However repressive or permissive a system might be, once it takes away the space for individual reflection, it ends up creating human machines who are just good at taking orders as is happening in the present. In most areas of knowledge, we see a lot of improvisation but hardly any innovation. The dread that an innovator could be socially or politically subversive has led governments and corporations to throw the baby out with the bathwater. Preserving the status quo has become a global priority to the powers that be. This kind of regressive climate is soul-killing because it leaves a large number of gifted people despondent and dissatisfied. Creativity, in the end, is an ethical choice as much as it is an emotional thing. Where the emotions are not left alone to blossom on their own and where ethics is secondary to belief-systems driven by a craving for power, it is unlikely that anything original could be produced.
Nations and societies progress only when individuals are willing to deviate from the norm out of respect for the truth. Creativity, by definition, is deviance from the norm. Where there is no positive deviance from the norm, there is no creativity either. There is just repetition of the same. Personal integrity is vital to anyone who wants to bring about change. Lying and deceit are at the heart of a ‘neutrality’ where the majority is silent and in the end betrays itself. To be independent is to be a minority within a majority and a minority within a minority. No one chooses to be at odds with the world. It happens because one chooses to have a mind of one’s own. Original minds certainly existed in politically repressive periods. It is just that the repression left enough space for individuals to be themselves. That’s not the case with the Age of Surveillance that we live in. One is never left alone until one demonstrates that one is pro-authority in every sense of the term. Big Brother is not outside you. Big Brother is inside you, monitoring every move you make, every decision you take and every statement you utter.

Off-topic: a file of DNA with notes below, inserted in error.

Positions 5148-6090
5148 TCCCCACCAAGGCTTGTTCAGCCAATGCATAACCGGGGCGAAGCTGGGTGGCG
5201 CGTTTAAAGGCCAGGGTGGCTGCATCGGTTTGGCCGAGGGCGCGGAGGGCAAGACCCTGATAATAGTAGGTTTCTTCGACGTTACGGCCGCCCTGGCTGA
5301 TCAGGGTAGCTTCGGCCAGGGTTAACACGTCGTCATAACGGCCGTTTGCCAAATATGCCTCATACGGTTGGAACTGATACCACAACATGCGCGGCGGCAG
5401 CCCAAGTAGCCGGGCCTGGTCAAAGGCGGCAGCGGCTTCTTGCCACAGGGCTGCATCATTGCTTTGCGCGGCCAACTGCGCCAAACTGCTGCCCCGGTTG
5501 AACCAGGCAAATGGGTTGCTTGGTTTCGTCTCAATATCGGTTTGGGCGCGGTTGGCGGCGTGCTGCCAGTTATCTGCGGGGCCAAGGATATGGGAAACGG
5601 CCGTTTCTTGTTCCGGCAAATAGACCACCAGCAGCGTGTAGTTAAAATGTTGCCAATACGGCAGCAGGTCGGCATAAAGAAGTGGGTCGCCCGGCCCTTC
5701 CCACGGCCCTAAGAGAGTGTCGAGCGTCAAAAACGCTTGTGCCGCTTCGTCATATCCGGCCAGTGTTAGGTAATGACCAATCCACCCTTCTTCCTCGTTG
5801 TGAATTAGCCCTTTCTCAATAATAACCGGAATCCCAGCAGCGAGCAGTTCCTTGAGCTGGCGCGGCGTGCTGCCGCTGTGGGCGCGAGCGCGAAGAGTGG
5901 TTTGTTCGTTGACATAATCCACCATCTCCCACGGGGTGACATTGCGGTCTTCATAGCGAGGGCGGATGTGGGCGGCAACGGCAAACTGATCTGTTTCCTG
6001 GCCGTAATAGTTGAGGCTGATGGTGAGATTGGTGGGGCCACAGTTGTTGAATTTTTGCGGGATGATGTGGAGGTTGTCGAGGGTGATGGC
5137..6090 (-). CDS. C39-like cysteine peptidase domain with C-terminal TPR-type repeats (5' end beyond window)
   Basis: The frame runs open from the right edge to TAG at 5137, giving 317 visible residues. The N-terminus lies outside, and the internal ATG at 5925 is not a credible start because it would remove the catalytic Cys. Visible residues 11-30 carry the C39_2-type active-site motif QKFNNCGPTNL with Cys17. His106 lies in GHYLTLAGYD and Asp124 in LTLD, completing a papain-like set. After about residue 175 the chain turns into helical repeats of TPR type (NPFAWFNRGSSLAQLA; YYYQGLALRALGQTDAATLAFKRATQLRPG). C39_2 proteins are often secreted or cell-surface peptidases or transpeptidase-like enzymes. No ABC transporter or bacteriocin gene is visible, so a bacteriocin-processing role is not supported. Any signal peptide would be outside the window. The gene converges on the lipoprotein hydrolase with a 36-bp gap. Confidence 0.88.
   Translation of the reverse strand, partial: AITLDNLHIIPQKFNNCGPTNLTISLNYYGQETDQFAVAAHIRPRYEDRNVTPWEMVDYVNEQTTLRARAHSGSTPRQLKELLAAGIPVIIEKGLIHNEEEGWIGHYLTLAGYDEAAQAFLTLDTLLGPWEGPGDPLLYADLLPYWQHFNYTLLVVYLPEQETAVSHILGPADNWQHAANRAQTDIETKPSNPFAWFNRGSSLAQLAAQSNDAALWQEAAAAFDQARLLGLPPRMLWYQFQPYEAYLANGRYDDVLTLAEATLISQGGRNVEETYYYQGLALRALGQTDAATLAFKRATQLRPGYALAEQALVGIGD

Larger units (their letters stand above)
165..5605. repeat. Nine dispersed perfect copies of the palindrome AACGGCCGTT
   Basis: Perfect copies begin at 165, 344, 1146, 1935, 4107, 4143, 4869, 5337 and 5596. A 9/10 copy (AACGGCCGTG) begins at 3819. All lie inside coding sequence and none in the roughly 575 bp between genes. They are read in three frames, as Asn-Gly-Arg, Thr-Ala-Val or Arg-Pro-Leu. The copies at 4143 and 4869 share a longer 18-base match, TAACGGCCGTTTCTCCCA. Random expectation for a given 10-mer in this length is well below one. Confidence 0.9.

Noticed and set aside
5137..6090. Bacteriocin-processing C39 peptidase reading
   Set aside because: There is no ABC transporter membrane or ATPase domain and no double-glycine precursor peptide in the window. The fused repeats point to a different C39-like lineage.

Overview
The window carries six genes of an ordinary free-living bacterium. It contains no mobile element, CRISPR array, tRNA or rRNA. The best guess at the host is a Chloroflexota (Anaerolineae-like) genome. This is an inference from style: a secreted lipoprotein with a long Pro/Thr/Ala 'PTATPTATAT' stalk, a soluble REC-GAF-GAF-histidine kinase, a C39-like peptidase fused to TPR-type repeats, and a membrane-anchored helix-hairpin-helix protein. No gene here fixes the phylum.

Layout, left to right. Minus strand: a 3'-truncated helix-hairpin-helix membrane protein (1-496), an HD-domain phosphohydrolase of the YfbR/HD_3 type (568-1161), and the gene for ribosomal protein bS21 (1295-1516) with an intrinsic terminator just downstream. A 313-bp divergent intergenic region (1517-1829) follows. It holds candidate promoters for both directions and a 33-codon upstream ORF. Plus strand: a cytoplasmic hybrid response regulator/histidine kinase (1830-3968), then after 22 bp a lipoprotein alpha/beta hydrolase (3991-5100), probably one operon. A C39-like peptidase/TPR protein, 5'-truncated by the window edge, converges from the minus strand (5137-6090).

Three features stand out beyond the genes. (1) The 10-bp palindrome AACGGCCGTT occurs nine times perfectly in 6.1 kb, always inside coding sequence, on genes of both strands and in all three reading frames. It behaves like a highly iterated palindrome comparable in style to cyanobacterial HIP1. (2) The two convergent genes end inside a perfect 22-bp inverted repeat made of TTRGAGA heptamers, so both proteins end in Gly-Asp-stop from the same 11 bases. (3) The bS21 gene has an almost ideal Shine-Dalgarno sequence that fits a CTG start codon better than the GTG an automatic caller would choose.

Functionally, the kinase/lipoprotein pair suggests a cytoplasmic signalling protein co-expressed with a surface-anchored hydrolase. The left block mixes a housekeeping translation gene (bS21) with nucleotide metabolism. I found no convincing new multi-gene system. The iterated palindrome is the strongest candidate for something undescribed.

Regimes that use fear as a technique to keep a population under check through constant surveillance end up creating a citizenry where passive submission to authority becomes one’s second nature. Alcoholism and drug addiction among the young are the outcomes of that kind of politics. To rebel against authority is an element of human nature. Once there is no space for rebellion of the heart and the mind what is likely to result is a volatile order ready to implode at any point in time. Children should be allowed to challenge authority without being penalized for doing so, either in the name of respect for tradition or with the intention of inculcating in them the habit of obedience.
The worst thing about a person who is taught to be afraid before they are taught to be honest is that they fall into the habit of deceiving themselves. A man who is afraid is also ashamed of those fears and is unwilling to face them. He will go to any extent to disguise his fears as beliefs that he holds dear and do everything possible to convince himself and others that he is acting out of conviction rather than fear. Regimes built on fear are notorious for bringing out the worst in a human being. Dishonesty with oneself is the road to betrayal of both oneself and others as well. Bernardo Bertolucci’s movie “The Conformist” (1970) is about a mortally scared man whose public life is as suspect as his personal life; his life essentially revolves around a series of betrayals. Conformity turns a man against himself and makes him disloyal at the core.